By Todd Milbourn — Bee Staff Writer
Published 12:01 am PDT Sunday, July 9, 2006
Sonny Mohammadzadeh approaches online poker with scholarly seriousness.
The UC Davis graduate student and mathematician doesn’t play when he’s tired or upset. He seeks out sites with weaker players. And he keeps meticulous records so he can improve his game and track his winnings.
Mohammadzadeh executes his system from a laptop computer in a cluttered off-campus house adorned with Pink Floyd posters. The 23-year-old has turned an online time-waster into, basically, a part-time job that’s helping him through college.
He figures it pays about $20 an hour.
“Sometimes you’re running good, sometimes you’re running bad,” said Mohammadzadeh on a recent afternoon, as he navigated through one site, wagering against opponents with screen names like “The Broozo” and “fish999.”
“But if you make the correct decisions with the cards you’re dealt, things will fall into place,” he said, before heading off to class.
Mohammadzadeh might be betting online alone in his room, but he has plenty of company.
An estimated 23 million gamblers around the world are logging on to online betting sites, wagering real money on everything from casino games to the World Cup or how long Brad Pitt and Angelina Jolie will stay married.
The industry, which topped $12 billion in revenue last year, is growing so fast that the law is struggling to keep up.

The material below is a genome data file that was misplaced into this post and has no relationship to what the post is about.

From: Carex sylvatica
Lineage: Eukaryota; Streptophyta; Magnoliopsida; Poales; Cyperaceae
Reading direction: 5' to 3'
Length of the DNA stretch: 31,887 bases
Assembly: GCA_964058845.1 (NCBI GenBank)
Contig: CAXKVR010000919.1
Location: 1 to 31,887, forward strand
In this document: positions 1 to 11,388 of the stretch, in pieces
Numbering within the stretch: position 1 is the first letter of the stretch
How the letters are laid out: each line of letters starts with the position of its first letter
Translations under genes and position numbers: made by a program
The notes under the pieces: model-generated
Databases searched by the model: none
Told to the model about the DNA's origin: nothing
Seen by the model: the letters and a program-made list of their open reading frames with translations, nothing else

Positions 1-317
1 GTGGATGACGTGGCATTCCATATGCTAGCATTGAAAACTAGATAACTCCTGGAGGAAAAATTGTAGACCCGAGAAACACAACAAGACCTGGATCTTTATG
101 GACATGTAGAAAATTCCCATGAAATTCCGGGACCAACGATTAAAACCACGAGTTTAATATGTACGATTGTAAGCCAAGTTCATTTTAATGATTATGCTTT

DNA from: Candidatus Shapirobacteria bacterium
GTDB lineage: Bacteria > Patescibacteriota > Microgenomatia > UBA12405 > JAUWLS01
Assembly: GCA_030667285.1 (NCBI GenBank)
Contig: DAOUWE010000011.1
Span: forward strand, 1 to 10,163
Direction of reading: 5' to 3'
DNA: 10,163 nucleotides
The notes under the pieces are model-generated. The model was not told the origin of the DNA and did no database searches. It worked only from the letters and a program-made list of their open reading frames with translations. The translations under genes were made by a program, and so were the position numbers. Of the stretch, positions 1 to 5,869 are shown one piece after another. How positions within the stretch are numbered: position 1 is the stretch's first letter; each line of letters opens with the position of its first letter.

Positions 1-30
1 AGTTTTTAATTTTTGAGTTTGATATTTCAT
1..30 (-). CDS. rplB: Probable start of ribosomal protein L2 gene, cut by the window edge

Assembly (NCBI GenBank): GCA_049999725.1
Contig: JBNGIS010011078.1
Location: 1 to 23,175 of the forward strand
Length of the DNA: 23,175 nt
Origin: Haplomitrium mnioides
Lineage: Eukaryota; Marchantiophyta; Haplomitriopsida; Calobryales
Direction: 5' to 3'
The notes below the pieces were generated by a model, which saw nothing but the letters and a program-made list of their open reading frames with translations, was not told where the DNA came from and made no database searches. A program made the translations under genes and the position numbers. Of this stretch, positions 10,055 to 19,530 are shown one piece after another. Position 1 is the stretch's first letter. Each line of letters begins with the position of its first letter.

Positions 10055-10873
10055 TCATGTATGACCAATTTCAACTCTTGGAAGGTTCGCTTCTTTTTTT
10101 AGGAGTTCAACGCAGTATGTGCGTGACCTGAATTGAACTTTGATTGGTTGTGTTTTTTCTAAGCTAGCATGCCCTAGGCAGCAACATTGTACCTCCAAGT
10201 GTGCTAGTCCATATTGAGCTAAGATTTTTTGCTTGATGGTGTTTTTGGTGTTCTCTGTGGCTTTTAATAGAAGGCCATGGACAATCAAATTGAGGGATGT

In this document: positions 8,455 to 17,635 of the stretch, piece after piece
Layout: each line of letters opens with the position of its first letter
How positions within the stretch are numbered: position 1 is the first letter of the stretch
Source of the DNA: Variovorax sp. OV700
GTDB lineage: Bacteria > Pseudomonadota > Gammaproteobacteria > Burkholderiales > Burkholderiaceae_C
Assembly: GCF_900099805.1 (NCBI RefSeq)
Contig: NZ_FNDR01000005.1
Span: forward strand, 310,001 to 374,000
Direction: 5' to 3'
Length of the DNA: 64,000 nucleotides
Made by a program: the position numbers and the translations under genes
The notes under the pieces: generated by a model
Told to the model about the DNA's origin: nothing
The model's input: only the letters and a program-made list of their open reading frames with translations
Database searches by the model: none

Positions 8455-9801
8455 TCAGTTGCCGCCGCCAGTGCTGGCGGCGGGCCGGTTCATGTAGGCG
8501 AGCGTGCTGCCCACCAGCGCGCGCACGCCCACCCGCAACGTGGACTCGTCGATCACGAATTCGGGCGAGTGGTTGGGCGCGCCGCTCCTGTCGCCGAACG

More than a decade after the first online casino opened, legislators around the world are still trying to figure out how to regulate an industry that pays little respect to international borders.
But election-year politics in the United States have placed online gambling at the top of the political deck.
Stopping online gambling is one of the 10 items listed, alongside tax cuts and a flag burning amendment, on the “American Values Agenda” Republicans rolled out earlier this year.
“Internet gambling is the most dangerous form of gambling ever created,” said David Robertson, president of the National Coalition Against Legalized Gambling, one of several powerful lobbying groups backing the conservative agenda. “It’s like putting a virtual casino in everyone’s home.”
It might be too late to corral Internet gambling.
ORE (Read the complete article at The Sacramento Bee / sacbee.com)